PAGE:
Wednesday, March 18, 2015

The "Mid-Fat" WTB Bridger: A Clue To The Future

The WTB Bridger 27.5+ 3.0"er tire for "Enduro+"
Well, well, well! Just last Friday we talked about the Fox 27.5" fork, and how this signaled   the beginnings of the "big push" from manufacturers on the bicycles that will be aimed at backpacking and enduro. Yesterday WTB followed this up with the announcement of a tire that goes beyond the initial 27.5+ offering of the 2.8" Trailblazer. This goes to "3" and is dubbed the Bridger. The specs point out something rather revealing and goes right along with where I figured this was heading all along.

I'm dubbing it "Enduro+". The newer form of the enduro bike will be a cross between the 27.5", long travel bikes we see now and the groundbreaking Salsa Bucksaw fat bike full suspension rig. The Bridger specs point solidly in the direction of this bike, as does the Fox fork. Check out what WTB is saying...

  • This will be available in WTB's "TCS Tough", High Grip, and TCS Light: Fast Rolling options. So, all enduro type conditions are covered here. 
  • Pre-production weights range from 1235 grams to 1510 grams.
Okay, so fat bike tire weights in a skinnier tread width? Yes. Especially for durability going downhill at speeds, maybe even ridiculous speeds. Anyway, you can bet the internet mtb'ers will be crying foul because these aren't 700 gram, lightweight, XC-ish/trail tires that will magically be tough and durable too. But what folks are maybe going to miss here is the fact that if you are not doing Enduro events or big mountain riding, these are not the tires you are looking for. Maybe someone will make "that" tire to swap out for fat bike tires for Summer riding, (and let's face it, you still could do that with the Bridger), but this is for those new "Enduro+" rigs that will be flooding the market real soon.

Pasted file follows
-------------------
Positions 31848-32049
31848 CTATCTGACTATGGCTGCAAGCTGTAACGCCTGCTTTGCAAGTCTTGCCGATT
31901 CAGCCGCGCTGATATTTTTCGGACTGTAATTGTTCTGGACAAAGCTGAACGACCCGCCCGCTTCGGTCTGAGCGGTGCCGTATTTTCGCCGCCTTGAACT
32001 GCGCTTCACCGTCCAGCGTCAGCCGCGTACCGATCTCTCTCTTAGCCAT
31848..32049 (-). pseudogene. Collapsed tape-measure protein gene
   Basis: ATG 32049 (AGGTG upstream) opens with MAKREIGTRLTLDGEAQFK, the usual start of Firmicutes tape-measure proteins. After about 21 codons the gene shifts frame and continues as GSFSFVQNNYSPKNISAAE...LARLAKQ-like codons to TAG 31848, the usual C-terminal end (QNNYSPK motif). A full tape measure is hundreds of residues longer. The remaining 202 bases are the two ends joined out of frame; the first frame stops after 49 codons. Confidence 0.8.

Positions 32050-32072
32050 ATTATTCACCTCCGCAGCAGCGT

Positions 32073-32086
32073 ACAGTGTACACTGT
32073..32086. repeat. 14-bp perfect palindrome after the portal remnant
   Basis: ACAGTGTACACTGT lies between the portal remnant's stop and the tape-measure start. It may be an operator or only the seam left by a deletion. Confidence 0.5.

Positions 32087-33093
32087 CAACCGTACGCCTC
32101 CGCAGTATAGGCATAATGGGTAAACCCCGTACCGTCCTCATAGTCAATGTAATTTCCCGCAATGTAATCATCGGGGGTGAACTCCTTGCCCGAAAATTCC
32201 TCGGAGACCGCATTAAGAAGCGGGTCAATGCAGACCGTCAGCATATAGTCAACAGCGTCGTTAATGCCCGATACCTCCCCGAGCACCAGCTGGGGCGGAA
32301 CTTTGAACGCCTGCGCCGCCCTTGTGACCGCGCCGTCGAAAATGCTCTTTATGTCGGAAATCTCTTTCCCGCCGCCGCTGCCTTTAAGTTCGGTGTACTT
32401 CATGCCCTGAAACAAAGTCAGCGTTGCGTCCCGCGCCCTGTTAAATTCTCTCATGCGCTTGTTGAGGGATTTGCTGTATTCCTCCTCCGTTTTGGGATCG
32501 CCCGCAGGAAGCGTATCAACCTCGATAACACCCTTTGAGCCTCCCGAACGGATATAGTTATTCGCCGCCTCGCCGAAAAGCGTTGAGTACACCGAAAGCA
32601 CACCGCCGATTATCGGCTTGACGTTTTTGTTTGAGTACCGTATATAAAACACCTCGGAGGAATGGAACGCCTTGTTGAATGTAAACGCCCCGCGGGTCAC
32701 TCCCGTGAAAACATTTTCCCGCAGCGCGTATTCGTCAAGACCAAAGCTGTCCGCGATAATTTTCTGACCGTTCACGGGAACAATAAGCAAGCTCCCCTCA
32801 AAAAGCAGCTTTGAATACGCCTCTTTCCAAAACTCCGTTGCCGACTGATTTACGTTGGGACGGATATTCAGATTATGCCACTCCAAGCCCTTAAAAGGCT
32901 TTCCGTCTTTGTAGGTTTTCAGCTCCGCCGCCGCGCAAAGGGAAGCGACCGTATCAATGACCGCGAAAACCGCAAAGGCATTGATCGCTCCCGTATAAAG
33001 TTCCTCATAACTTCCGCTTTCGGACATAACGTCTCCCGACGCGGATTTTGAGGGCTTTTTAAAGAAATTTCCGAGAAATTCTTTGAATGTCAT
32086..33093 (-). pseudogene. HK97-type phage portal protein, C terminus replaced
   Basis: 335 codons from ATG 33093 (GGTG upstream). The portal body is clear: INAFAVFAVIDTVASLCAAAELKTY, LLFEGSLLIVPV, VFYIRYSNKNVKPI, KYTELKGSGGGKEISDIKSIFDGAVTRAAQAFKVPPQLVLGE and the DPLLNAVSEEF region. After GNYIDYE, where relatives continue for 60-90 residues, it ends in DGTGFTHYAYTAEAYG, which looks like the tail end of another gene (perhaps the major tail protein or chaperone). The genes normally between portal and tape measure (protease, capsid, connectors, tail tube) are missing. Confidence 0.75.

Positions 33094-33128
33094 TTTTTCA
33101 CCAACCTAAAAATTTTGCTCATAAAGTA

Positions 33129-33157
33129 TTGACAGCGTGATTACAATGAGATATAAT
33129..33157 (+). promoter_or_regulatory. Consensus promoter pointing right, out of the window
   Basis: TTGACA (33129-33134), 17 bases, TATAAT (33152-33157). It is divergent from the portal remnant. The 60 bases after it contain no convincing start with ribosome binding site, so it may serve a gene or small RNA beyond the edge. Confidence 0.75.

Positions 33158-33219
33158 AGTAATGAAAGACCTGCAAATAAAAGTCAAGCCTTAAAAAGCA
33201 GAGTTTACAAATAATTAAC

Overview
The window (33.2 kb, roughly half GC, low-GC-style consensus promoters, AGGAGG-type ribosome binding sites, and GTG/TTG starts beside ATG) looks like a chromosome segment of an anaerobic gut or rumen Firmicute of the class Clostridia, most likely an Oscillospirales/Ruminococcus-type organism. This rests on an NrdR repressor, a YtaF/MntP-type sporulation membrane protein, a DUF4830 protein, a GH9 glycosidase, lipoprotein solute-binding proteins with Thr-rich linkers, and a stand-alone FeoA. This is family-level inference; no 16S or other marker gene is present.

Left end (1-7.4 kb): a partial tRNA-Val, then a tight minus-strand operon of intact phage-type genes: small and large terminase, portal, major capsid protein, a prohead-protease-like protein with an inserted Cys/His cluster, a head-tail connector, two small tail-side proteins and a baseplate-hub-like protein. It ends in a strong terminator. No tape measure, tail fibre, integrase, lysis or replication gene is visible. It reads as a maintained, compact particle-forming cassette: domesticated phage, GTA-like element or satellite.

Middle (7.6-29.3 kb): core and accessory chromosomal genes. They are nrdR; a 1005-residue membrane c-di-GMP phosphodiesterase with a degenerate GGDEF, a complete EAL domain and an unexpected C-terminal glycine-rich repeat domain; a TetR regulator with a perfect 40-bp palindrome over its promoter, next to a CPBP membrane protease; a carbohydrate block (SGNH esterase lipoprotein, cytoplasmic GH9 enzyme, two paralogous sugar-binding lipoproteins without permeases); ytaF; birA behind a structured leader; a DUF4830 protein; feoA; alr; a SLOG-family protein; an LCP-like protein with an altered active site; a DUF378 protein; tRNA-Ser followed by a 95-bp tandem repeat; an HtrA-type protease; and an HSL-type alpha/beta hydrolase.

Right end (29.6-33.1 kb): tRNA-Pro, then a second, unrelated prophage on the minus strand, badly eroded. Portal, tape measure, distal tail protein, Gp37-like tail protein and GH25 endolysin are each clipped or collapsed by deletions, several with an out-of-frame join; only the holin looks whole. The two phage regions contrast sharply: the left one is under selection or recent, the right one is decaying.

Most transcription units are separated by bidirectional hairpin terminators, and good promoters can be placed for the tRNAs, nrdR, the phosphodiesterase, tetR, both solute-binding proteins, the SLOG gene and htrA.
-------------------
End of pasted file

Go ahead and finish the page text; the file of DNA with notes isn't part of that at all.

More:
Yep. This is just the tip of the iceberg folks.


Doug M. said...

Intriguing but... have not full-on DHers had access to 2.7"-3.0" tires for years, and mostly not bitten? I like the idea of 27.5+, and I definitely like more options, but I'm not sure I understand the enduro racing marketing angle (or any marketing angles, for that matter).

Guitar Ted said...

@Doug Mayer- Good observation, but I think you may be overlooking a couple of small details. One is that the rims now are much, much wider and also- the larger 27.5"er has a different contact patch.

Both will have an effect on how the tire feels and handles. The wider rims give more volume and tire support. The larger diameter a slightly different contact patch which grips differently.

Plus, it's an idea that has gained favor now and didn't exits beyond the DH world at the time those tires were popular.